AT&T said today that it will sell 31 data centers to Brookfield Infrastructure. The AT&T data center sale encompass 18 U.S. data centers and 13 data centers outside the U.S.
Although today’s press release stopped short of describing the transaction as an outright data center sale, instead referring to it as a “transfer” of “data center colocation operations and asssets,” a company spokesperson confirmed that the company is selling the entirety of the 31 data centers.
The 31 data centers do not represent the company’s entire data center holdings, however.
“AT&T is selling the data centers that serve the specific purpose of commercial colocation services,” the spokesperson explained in an email to Telecompetitor. “AT&T will continue to run the Enterprise Data Centers that are strictly for our use.”
Brookfield Infrastructure owns $75 billion worth of utilities, transport, energy, and communications infrastructure worldwide.
AT&T gets $1.1 billion in the deal, which it will use to pay down debt. The transaction is expected to close within six to eight months.
AT&T said it will continue to deliver network services to its customers at the 31 data centers and will become an active sales channel for those data centers. The carrier offers colocation services at more than 350 data centers worldwide as part of what it calls a “colocation ecosystem program” and the 31 data centers will be part of that program.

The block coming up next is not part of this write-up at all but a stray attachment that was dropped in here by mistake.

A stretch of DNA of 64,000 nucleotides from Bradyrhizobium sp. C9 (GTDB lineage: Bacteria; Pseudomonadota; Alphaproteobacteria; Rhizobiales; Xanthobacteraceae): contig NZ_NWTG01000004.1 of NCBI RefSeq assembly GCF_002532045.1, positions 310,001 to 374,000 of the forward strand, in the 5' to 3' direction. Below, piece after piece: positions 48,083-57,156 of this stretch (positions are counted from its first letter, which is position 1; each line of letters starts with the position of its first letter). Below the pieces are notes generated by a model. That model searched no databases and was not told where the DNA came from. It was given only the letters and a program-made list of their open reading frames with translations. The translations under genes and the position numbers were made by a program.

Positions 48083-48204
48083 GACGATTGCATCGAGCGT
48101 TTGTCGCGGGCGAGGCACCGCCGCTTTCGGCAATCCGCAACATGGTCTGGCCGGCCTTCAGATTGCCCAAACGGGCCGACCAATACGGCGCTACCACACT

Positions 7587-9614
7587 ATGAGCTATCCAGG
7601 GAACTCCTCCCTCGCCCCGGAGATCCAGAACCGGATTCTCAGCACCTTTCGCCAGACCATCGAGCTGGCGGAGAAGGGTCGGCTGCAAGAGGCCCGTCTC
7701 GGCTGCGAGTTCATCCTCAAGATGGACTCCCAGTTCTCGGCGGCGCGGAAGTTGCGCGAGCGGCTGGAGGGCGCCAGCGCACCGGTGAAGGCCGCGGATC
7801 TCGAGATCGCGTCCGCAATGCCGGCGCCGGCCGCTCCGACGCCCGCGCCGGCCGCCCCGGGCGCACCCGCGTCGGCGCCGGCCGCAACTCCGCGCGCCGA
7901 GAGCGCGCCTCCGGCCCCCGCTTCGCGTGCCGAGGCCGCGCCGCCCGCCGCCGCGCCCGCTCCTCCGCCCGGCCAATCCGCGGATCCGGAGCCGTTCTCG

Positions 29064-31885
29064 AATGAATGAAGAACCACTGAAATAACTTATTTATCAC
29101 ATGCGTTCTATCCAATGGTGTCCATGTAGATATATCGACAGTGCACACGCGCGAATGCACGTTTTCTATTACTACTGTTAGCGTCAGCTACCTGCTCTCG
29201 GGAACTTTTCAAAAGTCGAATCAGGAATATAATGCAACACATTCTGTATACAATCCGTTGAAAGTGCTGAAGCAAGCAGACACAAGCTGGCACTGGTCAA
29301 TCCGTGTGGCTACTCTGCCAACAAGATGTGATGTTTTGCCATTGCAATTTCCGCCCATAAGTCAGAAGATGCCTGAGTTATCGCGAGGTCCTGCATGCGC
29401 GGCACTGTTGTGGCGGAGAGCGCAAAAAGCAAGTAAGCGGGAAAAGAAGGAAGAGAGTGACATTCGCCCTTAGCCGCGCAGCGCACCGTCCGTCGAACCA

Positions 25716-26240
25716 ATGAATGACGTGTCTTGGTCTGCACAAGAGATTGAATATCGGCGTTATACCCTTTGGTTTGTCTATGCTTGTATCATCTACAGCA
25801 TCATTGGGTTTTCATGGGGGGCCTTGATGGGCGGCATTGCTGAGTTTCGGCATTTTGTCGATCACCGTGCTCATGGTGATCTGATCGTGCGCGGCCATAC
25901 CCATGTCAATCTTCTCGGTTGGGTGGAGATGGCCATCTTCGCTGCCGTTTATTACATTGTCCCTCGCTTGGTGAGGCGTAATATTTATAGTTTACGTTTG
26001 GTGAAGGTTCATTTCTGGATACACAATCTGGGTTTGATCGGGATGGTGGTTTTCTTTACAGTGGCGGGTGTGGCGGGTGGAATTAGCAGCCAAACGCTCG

AT&T Data Center Sale
The AT&T data center sale is the latest example of a telecom service provider divesting data center assets but continuing to offer data center services from the divested data centers. Other service providers that have made the same move include CenturyLink, Verizon, and Windstream.
Telecom providers began building or acquiring data centers 10 to 20 years ago but more and more of them seem to have determined that while it is important to offer data center services such as colocation, it is not necessary to own the underlying assets. And as providers’ wireless and wireline businesses continue to demand upgrades to remain competitive, the providers seem to have determined that network investment is a higher priority.
Previous ownership of data center assets may provide valuable insight to the carriers that divested them – although in the fast-changing data center business, those insights are likely to be increasingly less relevant moving forward.